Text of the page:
Macrolide drugs, such as clarithromycin (CAM), are a key component of many combination therapies used to eradicate Helicobacter pylori. However, resistance to CAM is increasing in H. pylori and is becoming a serious problem in H. pylori eradication therapy. CAM resistance in H. pylori is mostly due to point mutations (A2142G/C, A2143G) in the peptidyltransferase-encoding region of the 23S rRNA gene. In this study an enzymic colorimetry-based DNA chip was developed to analyse single-nucleotide polymorphisms of the 23S rRNA gene to determine the prevalence of mutations in CAM-related resistance in H. pylori-positive patients. The results of the colorimetric DNA chip were confirmed by direct DNA sequencing. In 63 samples, the incidence of the A2143G mutation was 17.46 % (11/63). The results of the colorimetric DNA chip were concordant with DNA sequencing in 96.83 % of results (61/63). The colorimetric DNA chip could detect wild-type and mutant signals at every site, even at a DNA concentration of 1.53 x 10(2) copies microl(-1). Thus, the colorimetric DNA chip is a reliable assay for rapid and accurate detection of mutations in the 23S rRNA gene of H. pylori that lead to CAM-related resistance, directly from gastric tissues.

  9. The diagnostic performance of a single GeneXpert MTB/RIF assay in an intensified tuberculosis case finding survey among HIV-infected prisoners in Malaysia.

    Directory of Open Access Journals (Sweden)

    Haider Abdulrazzaq Abed Al-Darraji

    Full Text Available Delays in tuberculosis (TB diagnosis, particularly in prisons, is associated with detrimental outcomes. The new GeneXpert MTB/RIF assay (Xpert offers accurate and rapid diagnosis of active TB, but its performance in improving case detection in high-transmission congregate settings has yet to be evaluated. We assessed the diagnostic accuracy of a single Xpert assay in an intensified case finding survey among HIV-infected prisoners in Malaysia.HIV-infected prisoners at a single site provided two early-morning sputum specimens to be examined using fluorescence smear microscopy, BACTEC MGIT 960 liquid culture and a single Xpert. The sensitivity, specificity, negative and positive predictive values of Xpert were calculated relative to gold-standard results using MGIT 960 liquid culture. Relevant clinical and demographic data were used to examine correlates of active TB disease.The majority of enrolled subjects with complete data (N=125 were men (90.4%, age <40 years (61.6% and had injected drugs (75.2%. Median CD4 lymphocyte count was 337 cells/µL (IQR 149-492; only 19 (15.2% were receiving antiretroviral therapy. Of 15 culture-positive TB cases, single Xpert assay accurately detected only eight previously undiagnosed TB cases, resulting in a sensitivity, specificity, positive predictive value and negative predictive value of 53.3% (95% CI 30.12-75.2%, 100% (95% CI 96.6-100%, 100% (95% CI 67.56-100% and 94.0% (95% CI 88.2-97.1%, respectively. Only 1 of 15 (6.7% active TB cases was smear-positive. The prevalence (12% of undiagnosed active pulmonary TB (15 of 125 prisoners was high and associated with longer duration of drug use (AOR 1.14, 95% CI 1.03-1.26, for each year of drug use.Single Xpert assay improved TB case detection and outperformed AFB smear microscopy, but yielded low screening sensitivity. Further examination of the impact of HIV infection on the diagnostic performance of the new assay alongside other screening methods in correctional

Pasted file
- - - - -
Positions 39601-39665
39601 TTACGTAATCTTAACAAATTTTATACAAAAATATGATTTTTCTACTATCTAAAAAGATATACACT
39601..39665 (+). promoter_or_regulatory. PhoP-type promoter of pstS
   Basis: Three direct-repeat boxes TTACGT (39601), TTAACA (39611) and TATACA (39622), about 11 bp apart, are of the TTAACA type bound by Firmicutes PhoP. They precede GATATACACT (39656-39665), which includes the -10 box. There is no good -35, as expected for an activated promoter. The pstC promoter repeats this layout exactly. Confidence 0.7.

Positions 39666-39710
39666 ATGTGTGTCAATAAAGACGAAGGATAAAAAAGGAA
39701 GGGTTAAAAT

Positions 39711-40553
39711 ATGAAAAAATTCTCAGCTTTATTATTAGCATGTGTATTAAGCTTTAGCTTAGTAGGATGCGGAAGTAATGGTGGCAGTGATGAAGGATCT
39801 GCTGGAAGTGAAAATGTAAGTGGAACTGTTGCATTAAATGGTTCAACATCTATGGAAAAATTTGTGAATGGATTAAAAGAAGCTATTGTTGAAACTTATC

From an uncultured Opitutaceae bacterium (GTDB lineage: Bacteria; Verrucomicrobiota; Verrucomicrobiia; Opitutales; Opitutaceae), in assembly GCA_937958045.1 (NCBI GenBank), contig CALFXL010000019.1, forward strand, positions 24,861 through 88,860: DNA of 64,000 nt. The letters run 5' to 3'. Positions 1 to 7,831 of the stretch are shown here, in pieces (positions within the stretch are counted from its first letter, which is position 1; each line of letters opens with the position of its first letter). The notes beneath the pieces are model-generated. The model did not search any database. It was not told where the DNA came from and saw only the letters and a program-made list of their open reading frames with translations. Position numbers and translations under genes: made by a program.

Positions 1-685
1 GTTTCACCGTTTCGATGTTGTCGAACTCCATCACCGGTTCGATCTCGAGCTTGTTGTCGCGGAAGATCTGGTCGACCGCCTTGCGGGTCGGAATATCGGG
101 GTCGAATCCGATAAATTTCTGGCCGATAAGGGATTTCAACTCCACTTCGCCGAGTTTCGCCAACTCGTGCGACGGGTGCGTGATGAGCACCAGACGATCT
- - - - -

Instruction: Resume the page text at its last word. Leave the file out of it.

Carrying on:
10. Using the 2A Protein Coexpression System: Multicistronic 2A Vectors Expressing Gene(s) of Interest and Reporter Proteins.

    Science.gov (United States)

    Luke, Garry A; Ryan, Martin D

    2018-01-01

    To date, a huge range of different proteins-many with cotranslational and posttranslational subcellular localization signals-have been coexpressed together with various reporter proteins in vitro and in vivo using 2A peptides. The pros and cons of 2A co-expression technology are considered below, followed by a simple example of a "how to" protocol to concatenate multiple genes of interest, together with a reporter gene, into a single gene linked via 2As for easy identification or selection of transduced cells.

  11. Revealing the ability of a novel polysaccharide bioflocculant in bioremediation of heavy metals sensed in a Vibrio bioluminescence reporter assay.

    Science.gov (United States)

    Sajayan, Arya; Seghal Kiran, G; Priyadharshini, S; Poulose, Navya; Selvin, Joseph

    2017-09-01